Prof. Dror raises essentially three critiques with the book: 1) that it is overly concerned with 'scholastic debates' of 'authors which are of limited interest to other than sect members'; 2) that it does not take into sufficient account of the need for 'global politicies' against the 'real novel issue' posed by 'armed prophets' who use 'mass killing weapons'; and 3) that he provides no alternatives in any way, with the implication that the reason is Prof. Toscano cannot face the possibility that the realities of human nature do not allow for his values. Prof. Dror lets us know that he will engage with Prof. Toscano's idea of 'fanaticism' more in his own upcoming book.
First, writers such as Badiou, and definitely Zizek are not some marginal figures only enjoyed by some sort of 'sect'. In fact, one might argue, for example, in the case of Zizek, that one would be hard-pressed to find a more popular living philosopher, who enjoys almost a rock-star status across a number of disciplines and even in the public at large, regardless of what people think of his work. Likewise, if not already familiar with Badiou, a quick wikipedia search, and you'll discover that not only is he widely translated into a number of languages, but he is also an extremely influential and prominent French thinker in both the intellectual and artistic world, if not the political. In other words, by no means 'cult' figures, and in fact quite the contrary - Toscano is dealing with some of the most well-known, if albiet polarizing, figures on the intellectual landscape today in philosophy.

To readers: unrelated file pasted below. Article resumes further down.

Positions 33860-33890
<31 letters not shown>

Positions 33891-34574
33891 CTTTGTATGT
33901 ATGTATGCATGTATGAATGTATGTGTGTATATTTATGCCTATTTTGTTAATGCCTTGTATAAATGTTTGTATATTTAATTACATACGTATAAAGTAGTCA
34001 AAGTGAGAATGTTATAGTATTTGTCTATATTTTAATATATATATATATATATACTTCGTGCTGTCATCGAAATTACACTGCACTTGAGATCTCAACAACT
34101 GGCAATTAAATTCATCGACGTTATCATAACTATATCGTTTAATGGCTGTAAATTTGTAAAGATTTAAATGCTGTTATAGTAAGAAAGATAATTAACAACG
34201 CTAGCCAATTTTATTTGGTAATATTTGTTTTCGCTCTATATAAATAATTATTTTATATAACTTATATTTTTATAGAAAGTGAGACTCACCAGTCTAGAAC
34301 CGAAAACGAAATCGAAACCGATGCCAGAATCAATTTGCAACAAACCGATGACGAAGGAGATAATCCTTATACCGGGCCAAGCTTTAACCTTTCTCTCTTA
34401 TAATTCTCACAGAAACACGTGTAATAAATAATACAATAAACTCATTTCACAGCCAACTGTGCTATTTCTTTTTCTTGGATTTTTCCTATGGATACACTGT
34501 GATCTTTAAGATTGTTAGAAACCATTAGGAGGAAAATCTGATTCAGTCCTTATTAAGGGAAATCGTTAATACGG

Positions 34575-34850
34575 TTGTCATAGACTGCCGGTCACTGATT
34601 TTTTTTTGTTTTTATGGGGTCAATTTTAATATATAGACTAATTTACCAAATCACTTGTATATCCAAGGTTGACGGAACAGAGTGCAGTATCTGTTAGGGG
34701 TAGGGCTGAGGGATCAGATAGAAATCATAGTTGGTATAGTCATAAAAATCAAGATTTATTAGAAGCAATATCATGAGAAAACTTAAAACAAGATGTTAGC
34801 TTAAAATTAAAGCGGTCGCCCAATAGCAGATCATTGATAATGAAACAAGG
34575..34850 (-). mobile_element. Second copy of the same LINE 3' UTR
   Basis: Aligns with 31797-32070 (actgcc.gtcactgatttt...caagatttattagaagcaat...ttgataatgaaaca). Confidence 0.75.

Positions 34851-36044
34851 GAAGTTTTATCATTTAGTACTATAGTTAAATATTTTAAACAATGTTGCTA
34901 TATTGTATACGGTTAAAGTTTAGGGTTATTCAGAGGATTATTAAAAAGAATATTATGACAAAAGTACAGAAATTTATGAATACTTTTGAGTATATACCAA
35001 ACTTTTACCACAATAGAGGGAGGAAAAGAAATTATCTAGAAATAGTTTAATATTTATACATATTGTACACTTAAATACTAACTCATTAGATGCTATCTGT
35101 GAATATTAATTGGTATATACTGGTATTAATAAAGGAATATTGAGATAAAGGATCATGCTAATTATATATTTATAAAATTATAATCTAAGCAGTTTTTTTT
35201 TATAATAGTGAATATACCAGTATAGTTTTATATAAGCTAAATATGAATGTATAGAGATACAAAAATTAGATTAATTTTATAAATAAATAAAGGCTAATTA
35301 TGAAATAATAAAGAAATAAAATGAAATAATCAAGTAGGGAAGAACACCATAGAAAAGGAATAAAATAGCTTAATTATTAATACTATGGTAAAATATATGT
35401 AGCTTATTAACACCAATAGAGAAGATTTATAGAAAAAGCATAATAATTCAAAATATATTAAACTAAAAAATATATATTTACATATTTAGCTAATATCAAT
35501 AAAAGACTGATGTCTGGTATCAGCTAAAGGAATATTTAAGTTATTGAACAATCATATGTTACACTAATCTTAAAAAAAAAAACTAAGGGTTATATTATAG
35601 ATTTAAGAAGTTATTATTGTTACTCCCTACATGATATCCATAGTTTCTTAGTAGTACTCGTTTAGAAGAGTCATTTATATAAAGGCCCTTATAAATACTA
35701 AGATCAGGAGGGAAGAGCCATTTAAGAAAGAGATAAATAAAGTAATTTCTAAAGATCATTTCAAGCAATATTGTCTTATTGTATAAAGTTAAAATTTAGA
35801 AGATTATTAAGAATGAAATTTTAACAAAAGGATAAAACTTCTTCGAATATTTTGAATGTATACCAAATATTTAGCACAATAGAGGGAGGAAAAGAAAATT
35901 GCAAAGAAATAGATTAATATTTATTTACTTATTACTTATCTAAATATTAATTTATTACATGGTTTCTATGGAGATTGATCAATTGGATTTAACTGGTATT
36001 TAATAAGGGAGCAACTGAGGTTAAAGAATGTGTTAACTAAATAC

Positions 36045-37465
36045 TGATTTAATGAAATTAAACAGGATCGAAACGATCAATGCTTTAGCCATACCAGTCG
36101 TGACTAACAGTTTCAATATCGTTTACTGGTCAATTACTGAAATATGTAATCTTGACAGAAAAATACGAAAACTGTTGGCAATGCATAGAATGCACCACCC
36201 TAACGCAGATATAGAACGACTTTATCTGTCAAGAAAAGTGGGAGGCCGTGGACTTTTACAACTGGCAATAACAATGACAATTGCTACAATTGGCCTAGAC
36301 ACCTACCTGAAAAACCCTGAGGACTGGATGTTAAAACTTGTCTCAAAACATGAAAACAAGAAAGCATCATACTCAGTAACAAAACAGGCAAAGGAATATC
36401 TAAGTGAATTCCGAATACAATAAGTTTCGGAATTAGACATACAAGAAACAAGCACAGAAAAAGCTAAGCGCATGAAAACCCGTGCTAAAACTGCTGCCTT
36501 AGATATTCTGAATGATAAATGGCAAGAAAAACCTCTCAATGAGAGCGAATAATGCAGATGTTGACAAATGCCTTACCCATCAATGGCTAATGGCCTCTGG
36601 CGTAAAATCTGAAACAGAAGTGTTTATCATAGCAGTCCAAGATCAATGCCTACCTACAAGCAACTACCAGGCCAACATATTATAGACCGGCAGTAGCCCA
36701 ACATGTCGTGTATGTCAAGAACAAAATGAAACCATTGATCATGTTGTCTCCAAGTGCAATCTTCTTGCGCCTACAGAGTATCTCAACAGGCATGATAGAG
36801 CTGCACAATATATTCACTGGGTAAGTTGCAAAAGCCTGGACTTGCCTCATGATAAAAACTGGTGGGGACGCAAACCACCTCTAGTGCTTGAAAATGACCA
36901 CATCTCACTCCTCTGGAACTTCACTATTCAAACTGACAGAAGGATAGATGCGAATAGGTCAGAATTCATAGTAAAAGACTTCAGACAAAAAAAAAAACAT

Second, in my own understanding, the whole thesis of 'fanaticism' is to get us away from thinking about these bipolar visions of the world as 'armed prophets' (e.g., the Islamic terrorists) versus global policies (e.g., a militarized liberal humanitarian military regime). In other words, what stands behind Prof. Dror's comments is the idea that the 'global policies' are the representatives of liberalism, modesty, tolerance, progress and humanity - exactly what Toscano is trying to undermine, showing us that what we actually think of so often as liberal tolerance is anything but.
Third, Toscano does lead the reader somewhere beyond empty words such as 'patience' and 'emancipation'. Just off the cuff, his purpose is to get us to re-imagine our political vocabulary/imagination/strategies via the word and possibilities of fanaticism. One might think of this in psychoanalytic terms. You go to the shrink for years to deal with some particular trauma or phobia or whatever, and finally, you are able to overcome / work through this issue. As you sit up from the couch after your breakthrough, you realize that there are other problems both past, future and present. In such a situation, Prof. Dror seems to ask, what was the point of the therapy, all we did was get over one issue - but wouldn't even overcoming that one issue, especially if it was a big one (such as Toscano's topic), be worth while in and of itself regardless, and wouldn't that leave us in a new place?
All in all, Prof. Dror seems like a nice guy, but I'd try to set aside his criticisms and give Toscano's book a chance.